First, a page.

If Thierry Henry plays at his best, the Red Bulls could be unstoppable this postseason. (Peter G. Aiken/Getty Images)
As Saturday's MLS playoff games unwind, here's a quick look ahead at the series that will get underway on Sunday.
New York Red Bulls vs. Houston Dynamo
Leg 1 | At Houston | Sunday, November 3, 3:30 p.m. (NBC)
Leg 2 | At New York | Wednesday, November 6, 8 p.m. (Univision Deportes)
Playoff history: The Red Bulls achieved one of the biggest upsets in the league's postseason history in the teams' only other playoff meeting back in 2008. The Red Bulls, who squeaked into that postseason as the final wild card, were shifted to the Western Conference side of the bracket because the higher-seeded wild card (The Kansas City Wizards) also came from the Eastern Conference. As a result, the Red Bulls were matched up with the two-time MLS Cup defending champion Dynamo, then the West's top seed, in the conference semifinals.
The Red Bulls were only able to draw 1-1 with Houston at Giants Stadium in the first leg, but improbably came through with a dominating 3-0 win at Robertson Stadium in Houston to advance to the next round. The Red Bulls went on to make the 2008 MLS Cup, where they lost to the Columbus Crew.
However, the Red Bulls' victory against Houston was the first step on the road to what is now a bizarre-but-true punchline -- New York: Western Conference Champions. Only in MLS.
Thankfully, the playoff system MLS used then is long gone. That goes for the Red Bulls' roster as well -- this year's edition shares 0 players with the 2008 squad. Houston, by comparison, is the model of consistency. Current Dynamo players Mike Chabala, Bobby Boswell, Corey Ashe, Ricardo Clark, Brad Davis, and coach Dominic Kinnear were all on the Dynamo roster for 2008's upset.
Intriguing storyline: Since Houston's 2008 collapse, the Dynamo have gained a reputation as one of the most dangerous teams to play in the playoffs, regardless of where they end up being seeded in the bracket. A lot of the credit for that should go to Kinnear, who seems to always have the right game plan at the right moment for the right opponent.
However, if the Dynamo are to dispatch a higher-seeded team from the playoffs for the third consecutive year, they'll need to do it without their talismanic coach for one of the games. Kinnear was slapped with a mandatory one-game suspension by the league for leaving his technical area, as he ran across the field to help break up the melee between Houston and Montreal players at the end of their opening-round match.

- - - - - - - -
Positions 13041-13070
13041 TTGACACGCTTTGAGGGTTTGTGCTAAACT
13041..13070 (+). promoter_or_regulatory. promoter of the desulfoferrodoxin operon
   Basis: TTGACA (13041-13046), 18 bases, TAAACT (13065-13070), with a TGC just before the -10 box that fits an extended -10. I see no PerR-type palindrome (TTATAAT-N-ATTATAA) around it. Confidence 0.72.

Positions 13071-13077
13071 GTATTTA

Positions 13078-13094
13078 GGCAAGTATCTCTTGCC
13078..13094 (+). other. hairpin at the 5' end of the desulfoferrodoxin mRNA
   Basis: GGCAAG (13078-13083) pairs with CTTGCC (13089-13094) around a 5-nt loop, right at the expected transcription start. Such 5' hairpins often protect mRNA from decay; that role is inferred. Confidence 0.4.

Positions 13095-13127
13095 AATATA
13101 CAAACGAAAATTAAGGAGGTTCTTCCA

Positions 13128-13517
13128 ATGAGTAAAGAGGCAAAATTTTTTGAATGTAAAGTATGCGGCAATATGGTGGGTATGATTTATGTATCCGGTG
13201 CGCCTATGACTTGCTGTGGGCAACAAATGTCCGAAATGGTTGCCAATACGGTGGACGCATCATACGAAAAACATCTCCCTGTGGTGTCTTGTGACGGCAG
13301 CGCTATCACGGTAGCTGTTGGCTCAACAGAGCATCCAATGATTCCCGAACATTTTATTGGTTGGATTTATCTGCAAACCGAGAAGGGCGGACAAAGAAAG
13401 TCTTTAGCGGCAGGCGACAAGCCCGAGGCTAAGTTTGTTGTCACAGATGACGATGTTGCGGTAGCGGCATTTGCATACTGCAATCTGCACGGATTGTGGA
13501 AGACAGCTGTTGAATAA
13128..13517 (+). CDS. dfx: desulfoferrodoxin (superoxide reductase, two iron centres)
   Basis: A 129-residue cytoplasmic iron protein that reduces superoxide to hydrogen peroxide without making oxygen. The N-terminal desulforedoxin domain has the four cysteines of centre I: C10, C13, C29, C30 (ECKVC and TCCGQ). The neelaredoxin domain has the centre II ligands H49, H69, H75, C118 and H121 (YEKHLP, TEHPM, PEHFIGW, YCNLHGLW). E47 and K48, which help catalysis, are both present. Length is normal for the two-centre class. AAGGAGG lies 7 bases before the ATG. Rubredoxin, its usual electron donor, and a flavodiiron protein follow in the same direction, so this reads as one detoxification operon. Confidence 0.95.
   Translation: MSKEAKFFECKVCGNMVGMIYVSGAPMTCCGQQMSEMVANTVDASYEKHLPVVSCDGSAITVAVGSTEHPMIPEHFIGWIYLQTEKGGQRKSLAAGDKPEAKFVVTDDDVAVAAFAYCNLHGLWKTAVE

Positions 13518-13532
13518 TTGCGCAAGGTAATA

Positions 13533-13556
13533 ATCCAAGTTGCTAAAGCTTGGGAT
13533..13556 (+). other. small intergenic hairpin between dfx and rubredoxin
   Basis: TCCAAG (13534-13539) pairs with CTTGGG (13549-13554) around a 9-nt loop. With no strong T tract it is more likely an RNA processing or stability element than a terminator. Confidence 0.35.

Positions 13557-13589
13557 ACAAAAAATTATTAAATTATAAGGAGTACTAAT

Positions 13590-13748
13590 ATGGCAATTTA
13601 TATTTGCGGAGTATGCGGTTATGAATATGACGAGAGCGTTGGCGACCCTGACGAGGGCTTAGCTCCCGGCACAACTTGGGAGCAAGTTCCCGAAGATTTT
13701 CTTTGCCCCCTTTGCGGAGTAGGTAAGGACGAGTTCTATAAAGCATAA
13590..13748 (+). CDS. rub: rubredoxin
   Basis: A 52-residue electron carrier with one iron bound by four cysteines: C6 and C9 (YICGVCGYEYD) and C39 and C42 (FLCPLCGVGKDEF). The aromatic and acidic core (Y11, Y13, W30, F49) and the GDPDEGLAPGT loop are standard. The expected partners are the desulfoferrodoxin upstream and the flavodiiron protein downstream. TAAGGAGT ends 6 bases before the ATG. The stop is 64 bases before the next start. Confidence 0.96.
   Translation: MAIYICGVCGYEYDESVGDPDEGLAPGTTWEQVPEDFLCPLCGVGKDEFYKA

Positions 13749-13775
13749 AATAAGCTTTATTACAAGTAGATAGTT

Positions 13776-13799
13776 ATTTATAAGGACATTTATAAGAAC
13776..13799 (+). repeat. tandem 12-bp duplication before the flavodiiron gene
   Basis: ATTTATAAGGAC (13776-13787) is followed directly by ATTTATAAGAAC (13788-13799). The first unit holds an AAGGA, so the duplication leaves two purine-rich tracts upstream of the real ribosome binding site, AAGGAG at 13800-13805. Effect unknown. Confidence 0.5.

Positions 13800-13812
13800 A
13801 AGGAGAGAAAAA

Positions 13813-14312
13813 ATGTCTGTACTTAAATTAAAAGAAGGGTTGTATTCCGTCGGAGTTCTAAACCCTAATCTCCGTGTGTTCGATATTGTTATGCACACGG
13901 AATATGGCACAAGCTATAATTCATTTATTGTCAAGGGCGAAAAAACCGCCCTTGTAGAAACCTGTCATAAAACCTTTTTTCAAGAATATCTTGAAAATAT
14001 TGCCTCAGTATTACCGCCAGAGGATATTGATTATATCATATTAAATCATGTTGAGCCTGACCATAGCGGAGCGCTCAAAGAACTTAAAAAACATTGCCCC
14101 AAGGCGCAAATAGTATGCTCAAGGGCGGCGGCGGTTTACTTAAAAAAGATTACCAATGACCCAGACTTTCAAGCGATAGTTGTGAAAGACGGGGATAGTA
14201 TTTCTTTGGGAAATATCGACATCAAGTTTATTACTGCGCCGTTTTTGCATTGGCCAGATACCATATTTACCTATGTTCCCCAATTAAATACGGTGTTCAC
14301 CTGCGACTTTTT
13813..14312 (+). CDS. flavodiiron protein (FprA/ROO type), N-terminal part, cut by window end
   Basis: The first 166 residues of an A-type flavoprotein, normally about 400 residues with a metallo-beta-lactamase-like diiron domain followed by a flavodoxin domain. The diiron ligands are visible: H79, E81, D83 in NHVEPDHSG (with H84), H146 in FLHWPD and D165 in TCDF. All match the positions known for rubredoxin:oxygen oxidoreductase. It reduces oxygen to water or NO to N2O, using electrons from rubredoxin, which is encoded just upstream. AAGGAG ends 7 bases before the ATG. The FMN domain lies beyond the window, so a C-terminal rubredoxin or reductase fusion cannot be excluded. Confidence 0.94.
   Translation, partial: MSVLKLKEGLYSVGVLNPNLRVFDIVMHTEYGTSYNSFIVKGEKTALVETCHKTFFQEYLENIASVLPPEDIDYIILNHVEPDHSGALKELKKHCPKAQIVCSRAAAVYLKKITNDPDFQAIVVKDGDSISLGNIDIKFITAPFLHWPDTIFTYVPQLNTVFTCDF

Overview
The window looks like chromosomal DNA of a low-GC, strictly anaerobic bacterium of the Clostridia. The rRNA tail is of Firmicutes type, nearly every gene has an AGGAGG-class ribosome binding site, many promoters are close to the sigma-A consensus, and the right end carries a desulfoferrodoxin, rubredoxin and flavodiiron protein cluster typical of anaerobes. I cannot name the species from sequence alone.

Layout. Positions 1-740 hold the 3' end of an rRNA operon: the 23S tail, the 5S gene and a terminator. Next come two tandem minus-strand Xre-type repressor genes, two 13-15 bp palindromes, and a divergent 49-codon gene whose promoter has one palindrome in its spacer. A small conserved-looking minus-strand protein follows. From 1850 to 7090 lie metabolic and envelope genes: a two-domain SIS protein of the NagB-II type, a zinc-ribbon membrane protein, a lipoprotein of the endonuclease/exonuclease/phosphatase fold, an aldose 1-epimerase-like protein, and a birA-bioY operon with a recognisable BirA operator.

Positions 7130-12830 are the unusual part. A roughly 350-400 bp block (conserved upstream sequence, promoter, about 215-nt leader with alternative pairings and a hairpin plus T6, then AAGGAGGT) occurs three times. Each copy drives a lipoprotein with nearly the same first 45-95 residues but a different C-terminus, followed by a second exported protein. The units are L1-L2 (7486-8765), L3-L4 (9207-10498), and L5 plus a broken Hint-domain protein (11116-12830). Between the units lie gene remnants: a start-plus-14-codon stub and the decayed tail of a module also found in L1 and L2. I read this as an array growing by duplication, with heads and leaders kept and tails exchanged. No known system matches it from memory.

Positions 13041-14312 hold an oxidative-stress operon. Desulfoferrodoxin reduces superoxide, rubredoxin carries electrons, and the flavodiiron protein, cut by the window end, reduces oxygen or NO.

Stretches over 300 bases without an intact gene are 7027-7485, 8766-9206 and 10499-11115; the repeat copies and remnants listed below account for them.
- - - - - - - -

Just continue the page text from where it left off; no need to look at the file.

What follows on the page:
Kinnear will be back for the second leg, but his absence from the locker room and sidelines for the first one could be an interesting test to see just how much his presence inspires his team's professional performances under pressure.
X-Factor: Thierry Henry. Who else? The French legend is finally surrounded by a balanced collection of complimentary parts, but he remains the centerpiece. When Henry is at his best, his combination of skill, finishing, and intelligence make New York extremely hard to deal with when they're looking for a goal. Midfielder Tim Cahill has found a rich run of form, displayed against the Dynamo when he scored the fastest goal in MLS history just weeks ago. If Henry can reach a similar level, New York might be unstoppable.
Three Predictions: 1) Houston will score off a Brad Davis set piece. 2) Mike Petke will win the fashion duel with Kinnear handily. 3) The battle between Red Bull wide midfielders (likely Jonny Steele and Lloyd Sam) and Houston's outside backs (likely Corey Ashe and Kofi Sarkodie) will be among the most compelling stories in the series.
Los Angeles Galaxy vs. Real Salt Lake
Leg 1 | At Los Angeles | Sunday, November 3, 9 p.m. (ESPN, TSN2)
Leg 2 | At Salt Lake | Thursday, November 7, 9 p.m. (ESPN2, TSN2)
Playoff history: These two West powers first met in the postseason in the 2009 MLS Cup Final, where Real Salt Lake won 5-4 on penalties to capture their first major title as a club.
Los Angeles exacted a measure of revenge two seasons later, when they defeated RSL 3-1 in the Western Conference final.
The teams that will meet in this playoff series are largely the same as the sides that met in 2011, with a few notable departures (David Beckham and Josh Saunders for LA and Jamison Olave, and Fabian Espindola for RSL, to name a few).
Intriguing storyline: Landon Donovan's ongoing return. The U.S. national team star made headlines and sparked conversation from around the soccersphere this year when he elected to take a hiatus from playing the game, instead choosing to take several months to clear his head and join up with the Galaxy after the MLS season started. This unprecedented decision prompted criticism from many. Donovan made his return at the end of March, and while at times he has looked as confident and dangerous as ever, his Galaxy team struggled through an uncharacteristically inconsistent season.
However, here they are in the playoffs, where anything can happen (and usually does). If Donovan can lead his team to be the first ever three-peat MLS Cup champions, he'll have a pretty definitive last laugh at all those that criticized his sabbatical.
X-Factor: Kyle Beckerman. The RSL attack flows through the dreadlocked midfielder first, and Los Angeles' fearsome frontline depends on service that Beckerman can so often deny. With some of MLS' best playmakers on either side, controlling the flow of the game in central midfield will be key. If Beckerman can disrupt the short passing of the Galaxy's Juninho and provide quick outlet passes to Javier Morales, RSL stands a much better chance of knocking off the defending champs.
Three predictions: 1)
Bruce Arena will sub on a player that will have a very obvious hand in a key play at some point over the two legs. 2)
RSL won't lose at home, but it might not be enough to see them through. 3)
Alvaro Saborio will continue his run of good form and get a goal in the first leg.